EXPERT SESSIONS AND ADVICE FROM QUALIFIED AND EXPERIENCED GRASSROOTS RUGBY COACHES

Playing rugby into the wind

Playing in wet and windy conditions is always a challenge, but if you stick to a few basic principles you can minimise the effect of the weather and still play forceful rugby.

Into the wind

Playing into a strong wind should not be seen as a negative thing. Teams can perform better playing into the wind if they have the self-belief that they can still play rugby.

If your team is playing into the wind in the first half, then you can tell them the other team is learning how to use the wind. Your team can learn from their tactics and use them in the second half.

If you are into the wind in the second half, then the opposition is under pressure to use this wind to their advantage. You will also know how to defend more effectively having found out what has worked and not worked for them.

Kicking game

The strongest wind can almost totally remove the option of kicking from any position on the field. While this can have its drawbacks, you can also use it as a positive motivation for your team. Give them licence to play with the ball in hand and take the attack to the opposition.

When you do kick, keep the ball low or use a grubber kick along the ground. Only kick to touch from penalties if you are near the touchline and don’t worry about distance – just make touch.

Only kick at goal from close range and to touch from near the touchlines. In the middle of the pitch, use organised tap penalties to gain ground and secure possession. Alternatively, you can opt for a scrum.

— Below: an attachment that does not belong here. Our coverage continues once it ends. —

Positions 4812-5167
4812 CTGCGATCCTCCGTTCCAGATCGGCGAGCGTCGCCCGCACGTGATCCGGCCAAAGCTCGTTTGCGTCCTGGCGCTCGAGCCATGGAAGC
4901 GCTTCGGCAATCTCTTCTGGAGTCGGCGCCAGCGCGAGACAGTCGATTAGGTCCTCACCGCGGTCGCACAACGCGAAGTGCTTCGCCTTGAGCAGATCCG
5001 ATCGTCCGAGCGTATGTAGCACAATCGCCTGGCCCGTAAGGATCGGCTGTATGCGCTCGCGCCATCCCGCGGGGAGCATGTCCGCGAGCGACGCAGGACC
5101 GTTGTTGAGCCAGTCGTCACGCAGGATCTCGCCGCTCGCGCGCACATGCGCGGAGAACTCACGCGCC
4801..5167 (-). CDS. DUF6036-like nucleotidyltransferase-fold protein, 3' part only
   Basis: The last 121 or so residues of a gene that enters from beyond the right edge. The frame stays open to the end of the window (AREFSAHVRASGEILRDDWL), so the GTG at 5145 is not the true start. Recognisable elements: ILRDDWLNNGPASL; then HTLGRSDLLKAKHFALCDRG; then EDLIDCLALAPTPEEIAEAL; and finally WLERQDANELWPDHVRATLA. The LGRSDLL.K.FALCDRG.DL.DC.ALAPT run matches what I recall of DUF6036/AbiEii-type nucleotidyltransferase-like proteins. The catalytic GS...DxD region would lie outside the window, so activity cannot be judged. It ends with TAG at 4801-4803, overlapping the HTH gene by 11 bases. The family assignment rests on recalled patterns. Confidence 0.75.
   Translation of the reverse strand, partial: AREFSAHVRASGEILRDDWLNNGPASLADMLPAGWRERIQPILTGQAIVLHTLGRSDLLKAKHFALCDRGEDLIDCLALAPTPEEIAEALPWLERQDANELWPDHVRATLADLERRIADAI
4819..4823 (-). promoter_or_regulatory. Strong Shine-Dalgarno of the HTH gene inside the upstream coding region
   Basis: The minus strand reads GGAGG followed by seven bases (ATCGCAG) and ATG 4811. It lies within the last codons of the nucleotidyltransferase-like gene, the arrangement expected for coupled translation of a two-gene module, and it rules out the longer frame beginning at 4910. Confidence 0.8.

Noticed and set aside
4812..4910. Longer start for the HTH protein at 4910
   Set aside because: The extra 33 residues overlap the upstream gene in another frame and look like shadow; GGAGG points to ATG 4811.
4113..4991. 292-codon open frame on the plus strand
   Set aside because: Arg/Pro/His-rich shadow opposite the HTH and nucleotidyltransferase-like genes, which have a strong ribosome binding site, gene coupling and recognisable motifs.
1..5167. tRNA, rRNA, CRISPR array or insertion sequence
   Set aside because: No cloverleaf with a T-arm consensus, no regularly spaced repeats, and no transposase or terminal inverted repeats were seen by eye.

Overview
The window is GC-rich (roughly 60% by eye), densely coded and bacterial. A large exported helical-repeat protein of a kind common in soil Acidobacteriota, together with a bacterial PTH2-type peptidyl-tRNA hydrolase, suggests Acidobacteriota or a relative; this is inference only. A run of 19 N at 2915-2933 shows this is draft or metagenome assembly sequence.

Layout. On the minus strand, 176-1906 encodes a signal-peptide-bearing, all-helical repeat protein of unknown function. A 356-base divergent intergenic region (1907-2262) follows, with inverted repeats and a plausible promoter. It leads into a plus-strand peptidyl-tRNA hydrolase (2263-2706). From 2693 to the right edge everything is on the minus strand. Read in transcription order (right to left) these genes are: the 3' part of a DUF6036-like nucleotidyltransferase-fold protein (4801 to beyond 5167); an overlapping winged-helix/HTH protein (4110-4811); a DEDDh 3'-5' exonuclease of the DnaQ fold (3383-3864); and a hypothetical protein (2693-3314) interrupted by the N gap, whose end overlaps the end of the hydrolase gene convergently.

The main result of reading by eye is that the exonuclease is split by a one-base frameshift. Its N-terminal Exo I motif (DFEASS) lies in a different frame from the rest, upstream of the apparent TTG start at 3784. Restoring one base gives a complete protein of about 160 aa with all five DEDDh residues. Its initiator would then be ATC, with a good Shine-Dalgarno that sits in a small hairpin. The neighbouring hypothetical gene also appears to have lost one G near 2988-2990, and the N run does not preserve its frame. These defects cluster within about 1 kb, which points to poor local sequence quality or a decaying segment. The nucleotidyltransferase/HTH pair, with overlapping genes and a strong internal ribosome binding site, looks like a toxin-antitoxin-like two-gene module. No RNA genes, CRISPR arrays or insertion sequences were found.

You have an advantage at restarts because the wind will hold the ball up meaning you can get more “hang time” on the kick. Challenge at every kick off and try to win the ball, or at least force the opposition to knock on.

Passing basics

The wind will push the ball towards the receiver so your players should align deeper and passes should be floated out in front of the receiver.

This makes it easier for players to run on to the ball at pace providing they come from depth. Loose passes or players overrunning passes are common so the focus must be on accuracy.

Blown-back passes


 

Tactics

Playing into the wind is all about keeping possession for as much of that half as you can. Players cannot afford to get isolated with the ball and risk a turnover.

Play one or two-pass rugby with runners off 9 and 10 to pull the opposition defenders in. If you attack wide, the inside passers must support the ball as it moves along the line.

Running down the clock can be a risky tactic but take your time at scrums and lineouts. Unless ruck ball is immediate then treat it as slow ball – remember, slow ball is already slow so take time to get the next phase of runners organised before playing it – although you do only have five seconds once the ref calls “use it!”

Emphasise the need for “no-risk” rugby, no 50/50 passes and, if in any doubt, hold the ball, take contact and recycle it.

Attitude to play

Players need to know that playing positively into a wind is possible but it requires concentration and a willingness to work hard.

Players should be encouraging each other, especially when mistakes are made. Heads are bound to drop if, after multiple phases of play, the ball is lost and the opposition kicks it 60m down the pitch.

This article is from Rugby Coach Weekly.



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